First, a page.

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The bond market continues to defy forecasts

(MoneyWatch) COMMENTARY For the past few years, we have persistently heard from the so-called experts that interest rates were sure to head much higher given the Federal Reserve's loose monetary policy. For example, PIMCO's Bill Gross, "The Bond King," announced in March 2011 that PIMCO had eliminated government related debt entirely from its flagship fund, saying that bond yields had reached unsustainably low levels given the scale of government debt obligations and the chance of a correction when the Federal Reserve ended its quantitative easing program. By August 2011, Gross admitted he had made a big mistake. Interest rates continued to fall, defying the forecasts of the vast majority of professional investors, including those of the 16 primary dealers who make markets in government debt.

This year the bond market continues to confound the experts who have been pointing to the Federal Reserve's easy monetary policy and the rapid growth of the money supply. For the 12 months ending in March, M1 has risen more than 17 percent and M2 has risen almost 10 percent. Let's see what has actually transpired.

We began the year with the 10-year Treasury rate at just below 2 percent, and it was still at the same level on March 7. By March 19, the rate had jumped to 2.39 percent. However, the rate has fallen each of the six weeks since.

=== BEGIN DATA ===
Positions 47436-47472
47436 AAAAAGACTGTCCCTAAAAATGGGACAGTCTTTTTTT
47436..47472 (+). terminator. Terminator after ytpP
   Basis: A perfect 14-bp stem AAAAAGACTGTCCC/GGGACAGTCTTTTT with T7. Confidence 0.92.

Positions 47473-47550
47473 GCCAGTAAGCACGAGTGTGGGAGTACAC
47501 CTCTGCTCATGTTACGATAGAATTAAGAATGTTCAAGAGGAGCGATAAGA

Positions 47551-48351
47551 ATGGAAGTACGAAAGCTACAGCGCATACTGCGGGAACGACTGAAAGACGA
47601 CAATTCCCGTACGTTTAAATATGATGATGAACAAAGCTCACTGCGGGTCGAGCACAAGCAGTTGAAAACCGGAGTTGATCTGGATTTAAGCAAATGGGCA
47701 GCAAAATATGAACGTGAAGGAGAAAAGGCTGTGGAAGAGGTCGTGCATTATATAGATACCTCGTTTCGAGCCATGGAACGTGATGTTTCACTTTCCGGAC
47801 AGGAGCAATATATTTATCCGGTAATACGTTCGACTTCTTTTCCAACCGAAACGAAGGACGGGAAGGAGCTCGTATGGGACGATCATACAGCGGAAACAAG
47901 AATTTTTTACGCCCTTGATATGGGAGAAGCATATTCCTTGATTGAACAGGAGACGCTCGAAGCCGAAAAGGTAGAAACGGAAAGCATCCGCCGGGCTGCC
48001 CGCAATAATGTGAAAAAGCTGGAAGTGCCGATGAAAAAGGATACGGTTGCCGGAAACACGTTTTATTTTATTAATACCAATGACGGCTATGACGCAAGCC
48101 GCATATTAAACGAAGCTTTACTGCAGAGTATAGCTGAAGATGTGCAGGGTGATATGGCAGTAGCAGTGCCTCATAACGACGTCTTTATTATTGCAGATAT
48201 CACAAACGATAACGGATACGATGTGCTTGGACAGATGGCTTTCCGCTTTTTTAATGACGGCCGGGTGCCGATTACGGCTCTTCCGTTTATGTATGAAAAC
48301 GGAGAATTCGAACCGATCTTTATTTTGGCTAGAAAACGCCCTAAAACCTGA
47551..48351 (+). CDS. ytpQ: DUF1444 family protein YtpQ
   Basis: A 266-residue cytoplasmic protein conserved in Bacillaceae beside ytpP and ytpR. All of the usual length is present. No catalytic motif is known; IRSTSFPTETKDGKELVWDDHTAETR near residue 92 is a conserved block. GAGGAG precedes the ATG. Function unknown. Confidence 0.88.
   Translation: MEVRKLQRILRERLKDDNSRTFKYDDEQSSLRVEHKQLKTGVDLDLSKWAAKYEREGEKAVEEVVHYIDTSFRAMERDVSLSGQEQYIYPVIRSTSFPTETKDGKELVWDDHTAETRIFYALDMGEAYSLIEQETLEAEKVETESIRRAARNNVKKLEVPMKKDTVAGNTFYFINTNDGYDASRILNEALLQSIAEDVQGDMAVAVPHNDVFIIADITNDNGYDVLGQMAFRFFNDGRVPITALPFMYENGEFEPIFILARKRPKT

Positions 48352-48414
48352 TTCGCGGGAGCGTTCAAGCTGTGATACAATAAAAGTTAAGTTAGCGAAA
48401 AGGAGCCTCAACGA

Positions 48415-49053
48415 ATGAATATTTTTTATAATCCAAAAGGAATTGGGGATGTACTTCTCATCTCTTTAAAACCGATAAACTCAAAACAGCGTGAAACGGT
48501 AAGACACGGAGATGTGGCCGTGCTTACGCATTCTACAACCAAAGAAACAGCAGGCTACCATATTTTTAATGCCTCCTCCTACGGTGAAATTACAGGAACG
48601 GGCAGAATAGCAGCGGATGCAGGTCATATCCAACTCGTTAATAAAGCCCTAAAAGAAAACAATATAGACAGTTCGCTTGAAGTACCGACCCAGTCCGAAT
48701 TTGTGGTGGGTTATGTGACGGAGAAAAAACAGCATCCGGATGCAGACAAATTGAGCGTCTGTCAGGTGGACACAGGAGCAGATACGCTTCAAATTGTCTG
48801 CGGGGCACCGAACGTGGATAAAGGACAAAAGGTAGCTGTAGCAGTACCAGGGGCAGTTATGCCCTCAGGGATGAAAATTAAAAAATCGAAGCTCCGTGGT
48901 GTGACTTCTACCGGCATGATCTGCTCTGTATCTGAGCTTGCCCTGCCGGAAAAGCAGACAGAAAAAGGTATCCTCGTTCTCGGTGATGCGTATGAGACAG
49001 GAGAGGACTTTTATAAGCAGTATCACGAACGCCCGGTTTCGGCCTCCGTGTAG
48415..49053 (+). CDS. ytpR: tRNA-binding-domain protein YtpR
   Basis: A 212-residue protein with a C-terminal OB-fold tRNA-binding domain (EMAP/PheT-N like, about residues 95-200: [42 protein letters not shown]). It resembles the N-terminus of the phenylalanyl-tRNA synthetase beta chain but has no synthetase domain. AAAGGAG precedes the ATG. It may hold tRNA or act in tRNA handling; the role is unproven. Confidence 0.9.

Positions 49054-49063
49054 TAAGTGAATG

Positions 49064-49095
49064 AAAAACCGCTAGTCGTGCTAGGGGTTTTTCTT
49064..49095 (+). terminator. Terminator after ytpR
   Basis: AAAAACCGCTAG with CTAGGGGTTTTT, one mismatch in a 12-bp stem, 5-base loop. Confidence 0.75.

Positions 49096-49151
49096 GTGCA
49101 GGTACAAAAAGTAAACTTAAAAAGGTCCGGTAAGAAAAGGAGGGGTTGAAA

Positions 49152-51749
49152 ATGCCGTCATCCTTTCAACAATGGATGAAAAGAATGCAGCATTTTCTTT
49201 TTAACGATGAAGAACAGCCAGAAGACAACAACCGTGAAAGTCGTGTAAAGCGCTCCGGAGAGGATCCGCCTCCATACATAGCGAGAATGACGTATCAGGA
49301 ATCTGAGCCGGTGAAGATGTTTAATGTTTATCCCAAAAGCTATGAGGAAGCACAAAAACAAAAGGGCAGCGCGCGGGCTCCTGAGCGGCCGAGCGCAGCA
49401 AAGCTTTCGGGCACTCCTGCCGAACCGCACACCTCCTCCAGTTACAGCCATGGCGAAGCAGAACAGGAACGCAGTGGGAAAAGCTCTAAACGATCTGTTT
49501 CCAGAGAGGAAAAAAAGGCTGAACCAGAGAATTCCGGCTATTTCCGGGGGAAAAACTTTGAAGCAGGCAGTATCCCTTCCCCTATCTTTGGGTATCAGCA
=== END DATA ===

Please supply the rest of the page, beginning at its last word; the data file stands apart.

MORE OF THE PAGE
• March 26: 2.26 percent
  • April 2: 2.22 percent
  • April 9: 2.06 percent
  • April 16: 2.00 percent
  • April 23: 1.96 percent
  • April 30: 1.95 percent

And on Friday, it closed at 1.88 percent, marking the seventh straight week that the yield on the 10-year Treasury note has fallen. It would also be about 1.5 percent below the level at which Gross had said rates were surely headed higher and investors should avoid all but short-term bonds. Investors who believed the forecasts that rates just had to go higher not only failed to earn the term premium, but they have also been faced with reinvestment risk as rates fell.

While there's certainly the risk of rising interest rates, the historical evidence demonstrates that the only real value of economic forecasts is as fodder for my blog. Prudent investors (as opposed to speculators) know that the market, as reflected in the current yield curve, is a difficult competitor. And the yield curve is currently quite steep, reflecting the view that rates are likely to go higher. Thus, you can only benefit from staying short term if rates rise more than already expected. Informed investors also know that the historical evidence demonstrates that steep yield curves have historically rewarded investors who have taken term risk.

My advice is always the same. First, ignore all interest rate forecasts. Second, as discussed in The Only Guide You'll Ever Need for the Right Financial Plan, the amount of term risk you take should be reflective of your ability to take the risk of unexpected inflation. For retirees, that ability is generally low. For younger investors, especially those with fixed rate debt (such as a mortgage), the ability is much greater. A reasonable strategy for most people is to build a laddered bond portfolio of about 10 years (or use an intermediate bond fund). That balances the two risks of reinvestment and inflation.

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